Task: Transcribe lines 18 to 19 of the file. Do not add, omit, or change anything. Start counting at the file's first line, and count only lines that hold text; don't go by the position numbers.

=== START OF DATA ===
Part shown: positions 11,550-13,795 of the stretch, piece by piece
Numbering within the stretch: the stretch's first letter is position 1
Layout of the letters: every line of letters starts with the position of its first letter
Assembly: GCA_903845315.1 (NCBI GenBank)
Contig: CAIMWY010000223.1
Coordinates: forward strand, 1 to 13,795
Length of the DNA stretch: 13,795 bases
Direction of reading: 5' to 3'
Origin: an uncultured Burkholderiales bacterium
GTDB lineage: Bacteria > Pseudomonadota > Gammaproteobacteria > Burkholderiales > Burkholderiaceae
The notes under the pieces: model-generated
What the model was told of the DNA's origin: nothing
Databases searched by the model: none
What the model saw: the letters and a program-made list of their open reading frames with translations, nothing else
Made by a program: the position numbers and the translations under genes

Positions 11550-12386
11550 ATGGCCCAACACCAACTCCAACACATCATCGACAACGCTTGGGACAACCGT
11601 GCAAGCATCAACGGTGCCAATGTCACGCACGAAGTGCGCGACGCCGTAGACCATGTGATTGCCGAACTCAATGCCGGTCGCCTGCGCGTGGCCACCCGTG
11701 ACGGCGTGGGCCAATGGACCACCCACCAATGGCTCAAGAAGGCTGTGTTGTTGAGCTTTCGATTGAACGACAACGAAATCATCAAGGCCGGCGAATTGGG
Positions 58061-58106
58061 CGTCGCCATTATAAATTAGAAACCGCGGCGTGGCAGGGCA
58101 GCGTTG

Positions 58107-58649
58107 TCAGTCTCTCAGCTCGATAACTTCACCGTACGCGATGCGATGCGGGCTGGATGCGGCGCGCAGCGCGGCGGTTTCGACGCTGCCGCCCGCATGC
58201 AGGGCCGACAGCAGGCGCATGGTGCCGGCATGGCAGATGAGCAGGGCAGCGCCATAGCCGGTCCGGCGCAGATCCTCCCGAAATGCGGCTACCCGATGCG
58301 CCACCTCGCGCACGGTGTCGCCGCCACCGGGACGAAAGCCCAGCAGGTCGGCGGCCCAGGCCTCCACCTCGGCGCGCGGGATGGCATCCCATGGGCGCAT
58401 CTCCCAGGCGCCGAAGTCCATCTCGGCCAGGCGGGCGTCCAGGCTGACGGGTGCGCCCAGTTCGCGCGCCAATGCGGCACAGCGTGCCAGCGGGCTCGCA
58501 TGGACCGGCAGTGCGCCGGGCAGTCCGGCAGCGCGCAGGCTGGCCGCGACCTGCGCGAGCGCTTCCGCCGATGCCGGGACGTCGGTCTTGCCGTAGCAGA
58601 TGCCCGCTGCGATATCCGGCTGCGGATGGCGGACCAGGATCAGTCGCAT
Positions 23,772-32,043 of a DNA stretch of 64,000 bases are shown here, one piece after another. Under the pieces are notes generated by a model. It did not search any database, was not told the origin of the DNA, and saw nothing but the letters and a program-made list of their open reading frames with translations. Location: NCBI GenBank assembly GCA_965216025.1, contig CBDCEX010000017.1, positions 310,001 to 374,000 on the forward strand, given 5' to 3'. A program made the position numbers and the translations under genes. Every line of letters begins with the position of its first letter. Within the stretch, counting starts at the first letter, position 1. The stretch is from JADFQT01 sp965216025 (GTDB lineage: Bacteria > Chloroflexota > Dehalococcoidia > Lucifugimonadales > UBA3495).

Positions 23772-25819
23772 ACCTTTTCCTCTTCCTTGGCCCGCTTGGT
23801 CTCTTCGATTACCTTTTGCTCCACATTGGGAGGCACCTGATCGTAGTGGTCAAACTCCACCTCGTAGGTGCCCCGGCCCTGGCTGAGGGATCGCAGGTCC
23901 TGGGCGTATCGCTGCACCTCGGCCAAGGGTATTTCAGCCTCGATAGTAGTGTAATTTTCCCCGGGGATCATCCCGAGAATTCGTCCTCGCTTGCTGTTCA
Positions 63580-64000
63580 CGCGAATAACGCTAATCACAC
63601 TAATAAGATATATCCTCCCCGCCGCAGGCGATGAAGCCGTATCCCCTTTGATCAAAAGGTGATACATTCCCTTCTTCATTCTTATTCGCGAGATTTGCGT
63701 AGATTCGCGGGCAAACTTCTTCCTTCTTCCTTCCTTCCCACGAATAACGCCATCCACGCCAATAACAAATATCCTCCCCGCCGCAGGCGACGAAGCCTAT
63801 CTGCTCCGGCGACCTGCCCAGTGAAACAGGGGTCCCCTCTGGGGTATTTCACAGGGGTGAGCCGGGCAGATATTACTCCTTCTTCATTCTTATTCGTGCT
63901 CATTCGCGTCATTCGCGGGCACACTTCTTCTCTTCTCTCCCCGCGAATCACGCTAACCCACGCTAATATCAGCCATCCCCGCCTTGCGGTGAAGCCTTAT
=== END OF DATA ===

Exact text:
11601 GCAAGCATCAACGGTGCCAATGTCACGCACGAAGTGCGCGACGCCGTAGACCATGTGATTGCCGAACTCAATGCCGGTCGCCTGCGCGTGGCCACCCGTG
11701 ACGGCGTGGGCCAATGGACCACCCACCAATGGCTCAAGAAGGCTGTGTTGTTGAGCTTTCGATTGAACGACAACGAAATCATCAAGGCCGGCGAATTGGG